Account planning, you might ask? And we’d answer: yes, account planning – not account maintenance or account nurturing, although, effective sales account planning can certainly incorporate a sense of nurturing.
It goes back to the commonly held notion that it costs more to acquire a new customer than to keep an existing customer happy. While the “research” conducted over the past 30 years has this acquisition cost ranging from three to 30 times as much – let’s suffice it to say that it makes sense to tend to those existing customers.
However, who’s to say that a happy customer correlates with a customer who is continuing to spend money – or at least, increasing amounts of money?
You may be satisfied with the way your sales reps and account executives are maintaining their key accounts, but we feel they could be doing so much more.
Make the Shift from Maintenance to Planning
It’s easy enough for sales reps to engage in the occasional witty banter with their key accounts; keep a smile on their faces and keep those checks coming every month. But why not try to make those monthly checks bigger by reassessing customer needs on a regular basis? Surely their needs have changed or priorities shifted over time, just like those at your own organization.
Are your sales reps or account executives doing the following:
- Consistently assessing each account on a regular basis?
- Ensuring that customer sales channels are fully optimized? Could your company help them improve?
- Researching their customers’ competition, ensuring the customer keeps a leg up?
- Presenting your organization’s newest products and services, giving them the inside track for being a great customer?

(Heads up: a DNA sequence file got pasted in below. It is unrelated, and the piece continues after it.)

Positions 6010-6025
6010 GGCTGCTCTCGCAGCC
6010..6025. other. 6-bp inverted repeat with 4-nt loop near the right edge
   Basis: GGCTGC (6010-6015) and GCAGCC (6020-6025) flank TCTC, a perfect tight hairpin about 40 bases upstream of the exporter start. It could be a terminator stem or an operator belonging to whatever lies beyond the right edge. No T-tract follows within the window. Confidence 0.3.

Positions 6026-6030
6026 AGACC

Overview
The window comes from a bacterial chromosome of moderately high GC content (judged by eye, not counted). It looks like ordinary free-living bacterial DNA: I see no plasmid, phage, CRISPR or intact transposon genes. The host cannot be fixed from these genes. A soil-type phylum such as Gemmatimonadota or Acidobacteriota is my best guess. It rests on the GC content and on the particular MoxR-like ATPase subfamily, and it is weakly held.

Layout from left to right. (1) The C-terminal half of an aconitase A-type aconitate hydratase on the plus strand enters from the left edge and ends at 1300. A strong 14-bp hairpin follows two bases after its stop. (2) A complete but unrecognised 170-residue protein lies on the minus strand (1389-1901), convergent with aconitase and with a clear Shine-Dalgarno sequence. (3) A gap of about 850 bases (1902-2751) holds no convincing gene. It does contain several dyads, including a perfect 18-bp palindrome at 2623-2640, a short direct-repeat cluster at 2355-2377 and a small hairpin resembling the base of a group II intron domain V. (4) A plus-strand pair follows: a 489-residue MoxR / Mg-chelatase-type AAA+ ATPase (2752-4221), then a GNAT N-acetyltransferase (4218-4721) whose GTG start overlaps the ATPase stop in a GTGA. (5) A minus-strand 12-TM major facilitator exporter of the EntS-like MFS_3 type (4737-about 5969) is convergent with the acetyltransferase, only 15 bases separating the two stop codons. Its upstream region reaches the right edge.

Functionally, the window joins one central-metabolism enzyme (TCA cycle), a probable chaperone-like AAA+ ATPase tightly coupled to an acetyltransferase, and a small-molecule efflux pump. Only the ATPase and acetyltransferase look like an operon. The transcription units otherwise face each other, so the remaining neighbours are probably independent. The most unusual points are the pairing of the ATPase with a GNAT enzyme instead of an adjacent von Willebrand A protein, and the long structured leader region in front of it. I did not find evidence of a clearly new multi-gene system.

- Brainstorming how your organization can even better meet their needs, perhaps by adding on new services or changing up the current product mix?
Of course, the ability to deliver on these questions requires that your sales reps have an in-depth and up-to-date understanding of all of the products and services that your organization offers. They should know this information forward and backward. If you aren’t completely confident that this is the case, take the steps to train your entire organization and get them up to speed.
Above all, your sales reps need to be strategic and they need to be proactive. Your customers don’t know what they need until you inform them and educate them on the things they need. This information can be gleaned with a simple needs assessment – and not the needs assessment that was performed two years ago.
How impressed would your customer be if a sales rep took the time to schedule a call to gauge progress and make suggestions for how they could improve – especially if those suggestions included a competitor assessment and new recommendations? Thus, the essence of true account planning.
The last thing you want to have happen is for customers to come to you, asking what they can do to improve. At this point, they’re likely asking other companies the same thing.
If your team can’t foresee the changing needs of your existing customers, maybe it’s time you helped them.